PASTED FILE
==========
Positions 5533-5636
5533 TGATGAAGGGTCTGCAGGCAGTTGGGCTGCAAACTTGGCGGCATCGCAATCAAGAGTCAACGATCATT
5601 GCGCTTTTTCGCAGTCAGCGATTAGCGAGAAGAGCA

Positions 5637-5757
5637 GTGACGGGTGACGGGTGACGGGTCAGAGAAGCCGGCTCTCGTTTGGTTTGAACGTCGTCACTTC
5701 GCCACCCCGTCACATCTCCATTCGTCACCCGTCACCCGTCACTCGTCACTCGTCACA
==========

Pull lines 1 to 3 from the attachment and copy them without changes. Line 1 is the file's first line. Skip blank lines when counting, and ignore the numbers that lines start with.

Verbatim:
Positions 5533-5636
5533 TGATGAAGGGTCTGCAGGCAGTTGGGCTGCAAACTTGGCGGCATCGCAATCAAGAGTCAACGATCATT
5601 GCGCTTTTTCGCAGTCAGCGATTAGCGAGAAGAGCA